Ammunition case thrown out by judge

| 17/08/2012

(CNS): A visiting judge concluded this week that the crown's evidence against a defendant for possession of three shotgun cartridges was so weak it could not conceivably support a guilty verdict. Justice Carol Beswick said there was no case for David Ebanks of West Bay to answer as she stopped the trial and entered a verdict of not guilty. The crown had claimed that Ebanks was in possession of the cartridges because they were found wrapped in a sock in the pocket of a pair of jeans on which his DNA was found. The jeans were in room of a house in Cinder Lane, West Bay, which police believed was occupied by Ebanks.

However, the judge found that there was no evidence that this was his room or that he had ever touched the cartridges.

The court heard that the defendant was one of several men who lived in the house and there was no evidence presented by the crown that Ebanks was the occupant of the room in which the ammunition was found. The judge also noted that his DNA was not on the cartridges and that the police had failed to carry out any fingerprint analysis of the items found during the search.

“The prosecution evidence falls short of proof that this defendant had the ammunition in his personal possession or knowingly had custody of the ammunition,” Justice Beswick ruled, noting that at its highest the evidence was insufficient for a jury to properly convict. Sitting alone as the trial judge, she said she had to discharge her duties under the law and stop the case. The judge found that there was no evidence, direct or inferential that the defendant knew anything about the cartridges.

Ebanks was arrested after a police operation at a property in Cinder Lane in February of this year. He was one of several men who were there at the time of the early morning operation. When the police arrived at around 6am, Ebanks was found wearing just underwear in the passage of the house but he was not in the room where the ammunition had been discovered.

The prosecution's case was that Ebanks stayed in the room simply because his DNA was found on the jeans and because there was an absence of female clothing. From there, the prosecutors drew the conclusion that Ebanks had possession of the ammunition and filed charges against him that could have resulted in ten years jail time.

The judge, however, concluded  that with no evidence to support the case and Ebanks was released by the court.

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Comments (12)

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  1. anonymous says:

    Justice is served! good thing we arent convicting people based on the publics opinions. Welcome home D

  2. Anonymous says:

    Does the Legal Department not have something better to spend its time on than 3 shotgun cartridges found wrapped in a sock? What an absolute waste of everyone's time. I believe the judge made the right decision.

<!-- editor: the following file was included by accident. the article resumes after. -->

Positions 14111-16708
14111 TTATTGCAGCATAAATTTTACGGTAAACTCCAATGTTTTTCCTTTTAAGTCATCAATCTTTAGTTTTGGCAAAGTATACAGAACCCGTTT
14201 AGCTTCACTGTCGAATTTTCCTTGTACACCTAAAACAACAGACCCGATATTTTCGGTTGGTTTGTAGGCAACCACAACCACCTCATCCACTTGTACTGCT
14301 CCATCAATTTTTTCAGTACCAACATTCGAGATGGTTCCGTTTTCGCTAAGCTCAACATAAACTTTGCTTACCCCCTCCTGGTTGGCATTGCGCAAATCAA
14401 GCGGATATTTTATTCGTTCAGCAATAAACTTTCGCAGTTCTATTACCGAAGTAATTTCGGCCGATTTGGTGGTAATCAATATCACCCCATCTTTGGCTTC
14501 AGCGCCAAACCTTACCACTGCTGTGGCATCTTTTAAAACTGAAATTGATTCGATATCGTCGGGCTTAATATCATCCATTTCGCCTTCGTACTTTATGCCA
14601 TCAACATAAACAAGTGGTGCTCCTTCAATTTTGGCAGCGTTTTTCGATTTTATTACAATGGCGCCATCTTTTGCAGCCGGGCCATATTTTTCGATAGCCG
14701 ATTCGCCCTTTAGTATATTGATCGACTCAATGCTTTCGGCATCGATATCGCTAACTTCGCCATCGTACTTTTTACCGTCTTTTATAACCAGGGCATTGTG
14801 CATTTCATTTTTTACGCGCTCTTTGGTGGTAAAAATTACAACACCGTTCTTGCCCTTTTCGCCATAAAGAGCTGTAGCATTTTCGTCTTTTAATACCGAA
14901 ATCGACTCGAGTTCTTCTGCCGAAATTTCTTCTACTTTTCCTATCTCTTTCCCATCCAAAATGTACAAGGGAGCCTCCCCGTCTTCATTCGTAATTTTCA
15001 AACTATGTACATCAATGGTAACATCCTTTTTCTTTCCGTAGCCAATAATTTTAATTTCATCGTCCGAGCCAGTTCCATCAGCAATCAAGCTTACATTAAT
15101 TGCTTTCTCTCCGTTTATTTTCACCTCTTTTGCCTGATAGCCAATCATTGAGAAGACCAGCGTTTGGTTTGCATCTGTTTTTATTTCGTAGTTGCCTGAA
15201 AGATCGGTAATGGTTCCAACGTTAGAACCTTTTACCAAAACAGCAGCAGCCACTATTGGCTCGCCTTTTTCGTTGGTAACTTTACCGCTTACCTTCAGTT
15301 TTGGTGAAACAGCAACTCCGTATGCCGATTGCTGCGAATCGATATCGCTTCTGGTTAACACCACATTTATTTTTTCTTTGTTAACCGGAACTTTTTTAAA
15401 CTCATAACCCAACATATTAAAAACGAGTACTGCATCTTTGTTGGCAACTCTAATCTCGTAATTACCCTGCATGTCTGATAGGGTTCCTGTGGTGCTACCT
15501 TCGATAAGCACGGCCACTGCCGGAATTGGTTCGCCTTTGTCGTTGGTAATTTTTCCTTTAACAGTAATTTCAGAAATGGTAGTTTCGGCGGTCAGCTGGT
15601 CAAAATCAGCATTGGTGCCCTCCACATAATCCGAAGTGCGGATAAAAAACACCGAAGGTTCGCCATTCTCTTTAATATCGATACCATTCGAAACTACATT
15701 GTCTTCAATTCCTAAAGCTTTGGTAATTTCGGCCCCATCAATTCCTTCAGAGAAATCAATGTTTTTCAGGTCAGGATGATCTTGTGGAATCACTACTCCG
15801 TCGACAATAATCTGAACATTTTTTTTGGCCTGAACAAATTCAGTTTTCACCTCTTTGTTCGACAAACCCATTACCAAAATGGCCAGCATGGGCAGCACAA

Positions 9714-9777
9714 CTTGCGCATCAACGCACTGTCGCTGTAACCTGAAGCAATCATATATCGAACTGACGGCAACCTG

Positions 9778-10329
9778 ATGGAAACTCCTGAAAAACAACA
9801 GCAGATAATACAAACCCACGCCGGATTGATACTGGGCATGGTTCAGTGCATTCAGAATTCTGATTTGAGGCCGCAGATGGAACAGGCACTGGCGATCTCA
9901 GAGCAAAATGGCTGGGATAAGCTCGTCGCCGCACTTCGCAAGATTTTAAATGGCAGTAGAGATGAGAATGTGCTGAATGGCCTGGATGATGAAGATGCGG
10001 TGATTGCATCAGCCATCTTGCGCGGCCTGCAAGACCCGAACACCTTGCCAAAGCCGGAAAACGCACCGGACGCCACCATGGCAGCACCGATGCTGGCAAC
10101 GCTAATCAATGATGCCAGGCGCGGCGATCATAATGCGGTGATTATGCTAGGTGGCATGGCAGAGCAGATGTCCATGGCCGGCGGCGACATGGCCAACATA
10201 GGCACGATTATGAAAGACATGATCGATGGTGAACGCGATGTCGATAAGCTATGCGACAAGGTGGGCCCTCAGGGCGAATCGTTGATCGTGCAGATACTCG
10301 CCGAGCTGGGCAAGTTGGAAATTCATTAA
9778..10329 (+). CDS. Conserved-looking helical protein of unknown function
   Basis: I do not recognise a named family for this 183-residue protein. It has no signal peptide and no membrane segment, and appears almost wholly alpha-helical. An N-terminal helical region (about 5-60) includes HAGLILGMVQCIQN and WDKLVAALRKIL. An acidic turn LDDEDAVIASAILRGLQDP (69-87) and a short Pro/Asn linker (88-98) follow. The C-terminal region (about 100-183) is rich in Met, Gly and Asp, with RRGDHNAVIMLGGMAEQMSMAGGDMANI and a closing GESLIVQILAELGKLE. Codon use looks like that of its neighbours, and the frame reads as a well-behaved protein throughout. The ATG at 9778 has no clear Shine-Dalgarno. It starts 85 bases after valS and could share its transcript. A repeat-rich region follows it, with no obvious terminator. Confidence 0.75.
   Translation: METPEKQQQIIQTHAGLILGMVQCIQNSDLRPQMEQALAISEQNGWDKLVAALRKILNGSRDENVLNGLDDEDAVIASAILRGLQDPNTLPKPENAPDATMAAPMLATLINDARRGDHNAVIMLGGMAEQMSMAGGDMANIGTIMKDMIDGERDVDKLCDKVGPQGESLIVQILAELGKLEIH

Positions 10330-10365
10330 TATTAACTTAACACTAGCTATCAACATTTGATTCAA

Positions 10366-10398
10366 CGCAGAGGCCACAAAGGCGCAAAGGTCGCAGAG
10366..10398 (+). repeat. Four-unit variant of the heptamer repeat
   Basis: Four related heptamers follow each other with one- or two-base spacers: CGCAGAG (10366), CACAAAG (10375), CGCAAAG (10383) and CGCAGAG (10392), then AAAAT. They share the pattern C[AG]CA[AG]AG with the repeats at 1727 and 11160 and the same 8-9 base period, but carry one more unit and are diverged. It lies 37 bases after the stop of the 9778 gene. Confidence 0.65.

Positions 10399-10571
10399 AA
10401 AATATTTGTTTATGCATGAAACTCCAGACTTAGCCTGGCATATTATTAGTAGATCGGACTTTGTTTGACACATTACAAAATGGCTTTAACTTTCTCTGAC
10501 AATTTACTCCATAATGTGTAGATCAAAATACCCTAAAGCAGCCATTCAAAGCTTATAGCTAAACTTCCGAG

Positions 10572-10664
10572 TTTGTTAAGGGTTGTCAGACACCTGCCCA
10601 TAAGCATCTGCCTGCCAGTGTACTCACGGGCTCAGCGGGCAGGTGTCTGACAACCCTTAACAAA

• Rick says:

      It takes just one to kill you. One more to kill your child. The other to kill your mom. Is that sufficient to 'waste' your time on?

      • Anonymous says:

        Does that mean that they ought to charge your grandma for it?  There was no case against this person.  What part don't you understand?

  3. Anonymous says:

    Is this just another case of many where the Legal Department once again failed to pay their brain bill on time?

  4. NeoSurvivor says:

    Good on you Justice Beswick.   This seems an otherwise waste of time and money to prosecute.   Even if his DNA had been identified with the shotgun shells…………  shells with no weapon?   Move on.   Plenty of real criminals out there to deal with.  

  5. Anonymous says:

    Is this system for real?

  6. Anonymous says:

    Does the legal dept. not have a checklist for whether or not a case makes it to court? Unreal the cases that they lose at the most basic stages!! Are they held accountable at all?

    • Anonymous says:

      Perhaps high up on that checklist should be:


      Just sayin'

  7. Anonymous says:

    Isn't this why RCIPS have been trying to force through major reforms in the firearms laws that would have effectively made anyone in these circumstances (and any owner or landlord of the property) automatically guilty of a criminal offence?




    • The Beaver says:

      No, no, no…  I think you're all confused.  I believe it's the Attorney General who has been trying to push through such hairbrained schemes.  The RCIPS are the ones who mostly sit in their cars all day and watch the criminals run away.  You know, the ones who leave evidence behind, get stinking drunk in various pubs around Grand Cayman, and make a general nuisance of themselves.  The Beaver

  8. Rick says: